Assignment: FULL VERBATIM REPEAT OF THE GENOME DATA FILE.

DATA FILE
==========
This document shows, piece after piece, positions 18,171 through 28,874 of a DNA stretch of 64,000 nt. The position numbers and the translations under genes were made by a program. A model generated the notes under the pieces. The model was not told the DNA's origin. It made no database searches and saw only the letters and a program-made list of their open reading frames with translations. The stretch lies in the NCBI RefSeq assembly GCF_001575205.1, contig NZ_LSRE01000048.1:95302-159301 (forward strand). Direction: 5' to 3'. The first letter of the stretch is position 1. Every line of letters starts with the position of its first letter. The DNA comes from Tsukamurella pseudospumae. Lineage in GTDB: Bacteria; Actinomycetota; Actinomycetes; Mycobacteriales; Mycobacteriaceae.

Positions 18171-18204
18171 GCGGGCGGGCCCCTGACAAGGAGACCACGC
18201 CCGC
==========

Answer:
This document shows, piece after piece, positions 18,171 through 28,874 of a DNA stretch of 64,000 nt. The position numbers and the translations under genes were made by a program. A model generated the notes under the pieces. The model was not told the DNA's origin. It made no database searches and saw only the letters and a program-made list of their open reading frames with translations. The stretch lies in the NCBI RefSeq assembly GCF_001575205.1, contig NZ_LSRE01000048.1:95302-159301 (forward strand). Direction: 5' to 3'. The first letter of the stretch is position 1. Every line of letters starts with the position of its first letter. The DNA comes from Tsukamurella pseudospumae. Lineage in GTDB: Bacteria; Actinomycetota; Actinomycetes; Mycobacteriales; Mycobacteriaceae.

Positions 18171-18204
18171 GCGGGCGGGCCCCTGACAAGGAGACCACGC
18201 CCGC